Various means have been proposed for making cryptocurrencies untraceable. But all of them run up against the fact that the blockchain operates on the basis of contributions from a set of servers. If someone can get control of a majority of the servers, he or she controls the blockchain. Because the great majority of these servers are in China, the Chinese government is in a position to do this at any time it chooses. In fact, because mining is organised into relatively small “pools,” it would be sufficient to take control of four of them, something that could be done overnight.

Similarly, although various suggestions have been made for improving efficiency, there’s little to suggest that a decentralised blockchain can outperform a central intermediary like a bank or credit card company.

Even if blockchain technology turns out to be the basis of a new digital currency, it’s clear that bitcoin will not be that currency. What about the thousand or so other cryptocurrencies out there? The ease with which cryptocurrencies have proliferated supplies the answer.

Suppose that some government and its central bank decided to replace their existing currency with a digital system based on a blockchain. Adopting one of the existing currencies would involve a massive transfer of wealth to the owners of that currency. The obvious choice would be to start a new one and capture the value of issuing it (known as seigniorage).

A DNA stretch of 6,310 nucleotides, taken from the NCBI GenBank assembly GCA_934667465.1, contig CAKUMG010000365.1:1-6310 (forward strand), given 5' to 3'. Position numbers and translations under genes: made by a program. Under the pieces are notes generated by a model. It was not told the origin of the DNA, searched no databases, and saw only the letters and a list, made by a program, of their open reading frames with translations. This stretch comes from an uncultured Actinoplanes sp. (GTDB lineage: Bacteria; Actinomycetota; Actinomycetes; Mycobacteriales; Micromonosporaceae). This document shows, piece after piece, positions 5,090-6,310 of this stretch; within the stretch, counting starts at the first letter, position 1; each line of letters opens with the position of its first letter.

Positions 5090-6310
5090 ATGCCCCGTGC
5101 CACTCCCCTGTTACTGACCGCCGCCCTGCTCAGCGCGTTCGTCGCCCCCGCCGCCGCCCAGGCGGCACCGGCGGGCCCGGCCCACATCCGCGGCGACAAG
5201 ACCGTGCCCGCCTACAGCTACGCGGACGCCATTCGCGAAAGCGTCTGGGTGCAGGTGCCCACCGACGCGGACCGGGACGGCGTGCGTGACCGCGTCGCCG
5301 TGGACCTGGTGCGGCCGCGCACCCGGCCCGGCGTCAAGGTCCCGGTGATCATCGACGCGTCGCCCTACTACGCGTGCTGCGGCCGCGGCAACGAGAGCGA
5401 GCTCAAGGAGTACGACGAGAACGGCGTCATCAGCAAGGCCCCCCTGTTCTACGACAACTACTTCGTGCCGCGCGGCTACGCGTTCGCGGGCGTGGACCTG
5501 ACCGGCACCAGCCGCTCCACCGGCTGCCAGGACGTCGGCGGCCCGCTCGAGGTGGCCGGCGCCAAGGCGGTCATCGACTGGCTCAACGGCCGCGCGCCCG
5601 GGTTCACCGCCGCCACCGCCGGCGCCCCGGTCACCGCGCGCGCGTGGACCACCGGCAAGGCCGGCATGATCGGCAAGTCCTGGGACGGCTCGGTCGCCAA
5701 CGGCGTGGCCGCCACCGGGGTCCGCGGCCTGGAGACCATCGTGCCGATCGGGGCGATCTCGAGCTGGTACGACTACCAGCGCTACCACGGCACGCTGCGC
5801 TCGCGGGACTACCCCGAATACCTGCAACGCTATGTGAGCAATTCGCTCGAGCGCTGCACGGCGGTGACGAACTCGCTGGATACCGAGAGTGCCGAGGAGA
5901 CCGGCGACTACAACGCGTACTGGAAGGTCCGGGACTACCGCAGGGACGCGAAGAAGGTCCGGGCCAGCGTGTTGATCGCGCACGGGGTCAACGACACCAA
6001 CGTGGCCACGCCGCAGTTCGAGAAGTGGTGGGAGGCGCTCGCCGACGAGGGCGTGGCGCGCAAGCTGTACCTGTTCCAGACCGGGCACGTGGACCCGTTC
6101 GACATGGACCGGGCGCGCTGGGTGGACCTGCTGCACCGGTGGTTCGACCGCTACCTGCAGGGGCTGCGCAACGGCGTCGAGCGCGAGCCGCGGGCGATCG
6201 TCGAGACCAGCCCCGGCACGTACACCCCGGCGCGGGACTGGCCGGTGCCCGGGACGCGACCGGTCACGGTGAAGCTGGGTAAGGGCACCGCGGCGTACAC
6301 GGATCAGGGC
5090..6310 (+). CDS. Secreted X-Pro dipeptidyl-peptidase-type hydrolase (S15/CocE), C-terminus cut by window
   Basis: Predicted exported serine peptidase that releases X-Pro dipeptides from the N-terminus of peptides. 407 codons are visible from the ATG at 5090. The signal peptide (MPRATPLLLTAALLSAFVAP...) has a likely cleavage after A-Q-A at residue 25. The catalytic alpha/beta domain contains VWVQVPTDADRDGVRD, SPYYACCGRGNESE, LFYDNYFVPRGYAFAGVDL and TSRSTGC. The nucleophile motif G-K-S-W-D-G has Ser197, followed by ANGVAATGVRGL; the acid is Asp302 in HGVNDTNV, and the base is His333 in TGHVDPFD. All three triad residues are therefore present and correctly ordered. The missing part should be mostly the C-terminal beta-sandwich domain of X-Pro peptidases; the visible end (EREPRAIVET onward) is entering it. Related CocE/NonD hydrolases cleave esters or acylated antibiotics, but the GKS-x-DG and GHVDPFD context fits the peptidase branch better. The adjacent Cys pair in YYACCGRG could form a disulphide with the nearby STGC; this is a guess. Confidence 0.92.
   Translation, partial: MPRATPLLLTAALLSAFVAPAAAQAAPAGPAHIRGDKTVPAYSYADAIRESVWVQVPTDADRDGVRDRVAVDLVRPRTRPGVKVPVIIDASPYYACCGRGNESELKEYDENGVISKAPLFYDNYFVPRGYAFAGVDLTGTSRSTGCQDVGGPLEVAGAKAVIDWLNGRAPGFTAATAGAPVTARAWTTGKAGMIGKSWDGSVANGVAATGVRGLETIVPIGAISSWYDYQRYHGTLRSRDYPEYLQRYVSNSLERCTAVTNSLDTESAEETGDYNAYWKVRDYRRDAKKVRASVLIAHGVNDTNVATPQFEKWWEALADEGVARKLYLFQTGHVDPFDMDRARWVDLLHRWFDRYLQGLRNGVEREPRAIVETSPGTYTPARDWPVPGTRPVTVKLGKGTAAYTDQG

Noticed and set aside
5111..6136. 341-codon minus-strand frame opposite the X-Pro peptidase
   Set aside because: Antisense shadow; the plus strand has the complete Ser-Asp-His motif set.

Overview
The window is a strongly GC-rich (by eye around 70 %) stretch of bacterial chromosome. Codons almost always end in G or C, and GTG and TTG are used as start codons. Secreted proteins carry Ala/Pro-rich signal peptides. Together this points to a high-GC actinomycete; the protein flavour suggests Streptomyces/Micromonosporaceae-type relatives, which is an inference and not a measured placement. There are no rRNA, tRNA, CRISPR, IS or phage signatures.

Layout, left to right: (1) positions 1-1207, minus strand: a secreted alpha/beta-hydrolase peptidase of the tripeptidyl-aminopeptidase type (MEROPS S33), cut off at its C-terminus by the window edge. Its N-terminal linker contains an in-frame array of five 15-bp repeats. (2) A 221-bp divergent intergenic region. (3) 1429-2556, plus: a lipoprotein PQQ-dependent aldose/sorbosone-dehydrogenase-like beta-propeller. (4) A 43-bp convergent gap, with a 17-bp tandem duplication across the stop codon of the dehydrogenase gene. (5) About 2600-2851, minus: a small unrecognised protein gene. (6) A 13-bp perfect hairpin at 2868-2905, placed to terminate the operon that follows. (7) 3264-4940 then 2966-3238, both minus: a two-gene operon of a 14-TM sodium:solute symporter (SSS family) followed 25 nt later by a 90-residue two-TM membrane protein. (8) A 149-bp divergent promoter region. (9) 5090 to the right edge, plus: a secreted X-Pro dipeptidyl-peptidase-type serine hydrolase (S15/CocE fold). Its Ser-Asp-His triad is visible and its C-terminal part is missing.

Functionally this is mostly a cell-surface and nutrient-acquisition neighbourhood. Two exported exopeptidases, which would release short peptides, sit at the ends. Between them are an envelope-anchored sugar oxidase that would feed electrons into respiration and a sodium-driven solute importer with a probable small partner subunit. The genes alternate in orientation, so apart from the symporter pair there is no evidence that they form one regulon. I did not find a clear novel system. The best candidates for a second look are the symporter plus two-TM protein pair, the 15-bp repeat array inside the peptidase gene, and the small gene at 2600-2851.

And so on.

Bitcoin Schadenfreude

the Sun - panicky Bitcoin investors struggle to withdraw cash. Ha ha!:

THERE are mounting fears that Bitcoin investors will struggle to get their cash out after the cryptocurrency's value fell 40 per cent in a single month.

Many are looking to put their money in gold instead, with some European gold traders reporting a "five fold increase" in demand amid fears Bitcoin could collapse entirely.

And before you say "oh, it's just the Sun", remember this is the kind of newspaper that potential new Bitcoin investors would be reading.

Stick a fork in it, Crispin!

Anchored expectations and wage stagnation?

It's a tremendously common-sensical explanation for wage stagnation in the face of massive economic growth, which explains why economists are only fucking stumbling onto the idea right now:

Jaren Bernstein - anchored expectations and wage stagnation. Quote:
Sen’s argument is that even employers who need new workers are avoiding raising their wage offers because they don’t want to have to raise the pay of their incumbent workforce.